One attainment gap:  a million stories
“ The fact that family background is  still such a strong determinant of a child ’ s outcomes  is an affront to a civilise...
A famous cohort study of those born in 1970 showed that  bright children from lower socio-economic groups quickly lost the...
Average rank of test scores at 22, 42, 60 & 120 months  by SES of parents and early rank position By age 10, a low SES chi...
This pattern looks set to  repeat for children in the  Millennium Cohort Study,   born in 2000
Source: Blanden and Machin. 2007.
1.  Education matters
It  matters  for  individuals…
<ul><li>“ Education-related inequalities have  an impact over the life-span, not  just in childhood. ” </li></ul>Source: E...
To start,  education and  happiness  are linked  Degree or PhD A Levels GCSE % Very Happy None Chicken  or  egg? 35 30 28 ...
The more you learn  the more you earn Over the course of a lifetime, a graduate from a Russell Group university will earn ...
Each extra year of education is  correlated with wages (almost) Source: Walker and Zhu. 2003.
Different degrees have  different effects on wages Source: Walker and Zhu. 2003.
NEET (Those not in Education, Employment or Training)
<ul><li>“ £35 billion  is the cost to the taxpayer for only one generation of NEET. No one can put a value on the human co...
17.1%  of 16-24 year olds are NEET.   That ’ s  19.9% of females and 14.3%  of males. 5%  of ALL 16 year olds are currentl...
28% of young people with no qualifications spent more than 12 months NEET  compared to 1% of their peers who attained 8 GC...
So what?  Does being NEET for  a while matter?
“ Spending time NEET  is a major predictor of  later unemployment, low income, depression and poor mental health ” Source:...
A Matter of  Life and Death <ul><li>Reports from the North of England estimate that  1  in   7  long term NEETs are dead w...
Teen Unemployment  has a lasting  effects… <ul><li>Teenage unemployment leaves permanent scars, not temporary blemishes:  ...
Thousands of young people  are excluded from school <ul><li>In England, between 2008  and 2009 there were: </li></ul><ul><...
So what?  Does being excluded  for a while matter?
Permanent Exclusions have  Permanent Effects <ul><li>“ Of those who are excluded on a permanent basis, only  27% of primar...
Who is at  highest risk  of exclusion? <ul><li>Boys:  x 3.5  (permanent) </li></ul><ul><li>Special Educational Needs:  x 8...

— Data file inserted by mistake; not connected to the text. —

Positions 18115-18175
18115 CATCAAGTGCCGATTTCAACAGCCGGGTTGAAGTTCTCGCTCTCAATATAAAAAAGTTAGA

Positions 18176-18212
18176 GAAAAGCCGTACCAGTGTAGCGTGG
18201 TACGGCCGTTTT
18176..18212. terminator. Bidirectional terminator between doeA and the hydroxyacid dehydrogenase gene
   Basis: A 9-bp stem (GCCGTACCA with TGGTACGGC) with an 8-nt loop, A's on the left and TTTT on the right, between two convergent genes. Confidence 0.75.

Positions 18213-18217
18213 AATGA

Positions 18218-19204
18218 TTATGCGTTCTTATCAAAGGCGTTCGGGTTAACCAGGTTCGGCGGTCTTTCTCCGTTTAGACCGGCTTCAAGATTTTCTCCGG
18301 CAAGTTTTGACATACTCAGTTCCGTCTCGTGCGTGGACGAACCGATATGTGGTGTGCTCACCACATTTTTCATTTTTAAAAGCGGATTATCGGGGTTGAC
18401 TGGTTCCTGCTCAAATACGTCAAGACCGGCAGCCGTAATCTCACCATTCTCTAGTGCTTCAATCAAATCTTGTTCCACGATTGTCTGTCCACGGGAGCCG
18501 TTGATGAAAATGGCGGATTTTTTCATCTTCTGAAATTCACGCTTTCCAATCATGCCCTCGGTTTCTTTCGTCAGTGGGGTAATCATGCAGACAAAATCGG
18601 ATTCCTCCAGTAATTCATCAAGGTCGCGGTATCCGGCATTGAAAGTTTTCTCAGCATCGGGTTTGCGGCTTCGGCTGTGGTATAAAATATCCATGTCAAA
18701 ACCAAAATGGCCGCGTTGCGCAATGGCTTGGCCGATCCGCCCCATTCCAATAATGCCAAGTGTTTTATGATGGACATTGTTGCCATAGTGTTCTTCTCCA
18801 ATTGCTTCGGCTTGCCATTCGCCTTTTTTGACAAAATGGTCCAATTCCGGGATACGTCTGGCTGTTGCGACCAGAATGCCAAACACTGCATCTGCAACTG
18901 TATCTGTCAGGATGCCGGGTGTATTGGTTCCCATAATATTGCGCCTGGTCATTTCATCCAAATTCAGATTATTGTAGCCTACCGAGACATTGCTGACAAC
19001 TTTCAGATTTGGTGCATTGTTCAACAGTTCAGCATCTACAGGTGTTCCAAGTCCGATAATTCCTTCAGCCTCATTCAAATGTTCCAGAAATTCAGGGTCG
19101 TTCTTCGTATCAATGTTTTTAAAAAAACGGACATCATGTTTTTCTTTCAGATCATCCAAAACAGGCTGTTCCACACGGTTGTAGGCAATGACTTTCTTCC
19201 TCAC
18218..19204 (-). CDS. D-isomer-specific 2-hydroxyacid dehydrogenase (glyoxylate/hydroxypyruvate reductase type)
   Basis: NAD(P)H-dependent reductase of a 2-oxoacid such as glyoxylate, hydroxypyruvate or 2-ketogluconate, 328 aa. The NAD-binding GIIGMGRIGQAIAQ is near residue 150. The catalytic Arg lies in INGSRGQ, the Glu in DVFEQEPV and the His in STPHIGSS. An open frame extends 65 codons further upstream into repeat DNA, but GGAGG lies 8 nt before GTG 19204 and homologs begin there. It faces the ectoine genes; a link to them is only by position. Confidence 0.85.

So it is easy to see  how education also  matters for society. Take  crime  as an example…
High  Exclusion Rates  amongst  15-18 year olds Inside our Prisons “ 90%  of young men and  75%  of young women had  been ...
What do we know about the  82,000 adult prison inmates… Over  25%  are former  looked after children .  50%  of all males ...
Young Offender  Institutions  75% of young offenders  did not  attend school  past the age of 13   Source: Smart Justice f...
Nearly 3 in 4 of  young offenders  were  excluded  whilst at school Source: Smart Justice for Young People website. March ...
<ul><li>Over half of those in  Young Offender Institutions (aged 15-21)  are below the expected level of an average 11 yea...
Through earnings,  we can also see  how education is linked  to health…
Life  expectancy <ul><li>People living in the poorest neighbourhoods in England will, on average,  die seven years earlier...
Parental income and  child mortality <ul><li>“ The infant mortality rate for babies with fathers in routine occupations  (...
Education  and the  Economy “ As the global economy changes, an economy ’ s prosperity will be  driven increasingly by its...
We   need   skills <ul><li>“ Skills are a key lever within our control to improve productivity in the workplace –  one fif...
We  need  futuristic skills! <ul><li>A focus on  'high levels of skill and creativity'   and  'technological change'  are ...
The UK ’ s  Skills Profile  is Low <ul><li>Of 30 OECD countries, the UK currently lies 17th on low skills, 20th on interme...
Question:  If inequalities are passed on from  one generation to the next,  how do we break the cycle?
2.  The attainment gap
There are gaps by  gender Source: Department for Education. 2010.
There are gaps by  ethnic group Source: Department for Children, Schools and Families. 2010.
The socio-economic attainment gap  starts early
<ul><li>1 Year </li></ul><ul><li>The gap in  ‘ school readiness ’  between  3-year-olds in the richest and poorest familie...
<ul><li>15 Months </li></ul><ul><li>The gap in vocabulary development between  5 year-olds in the richest  and poorest fam...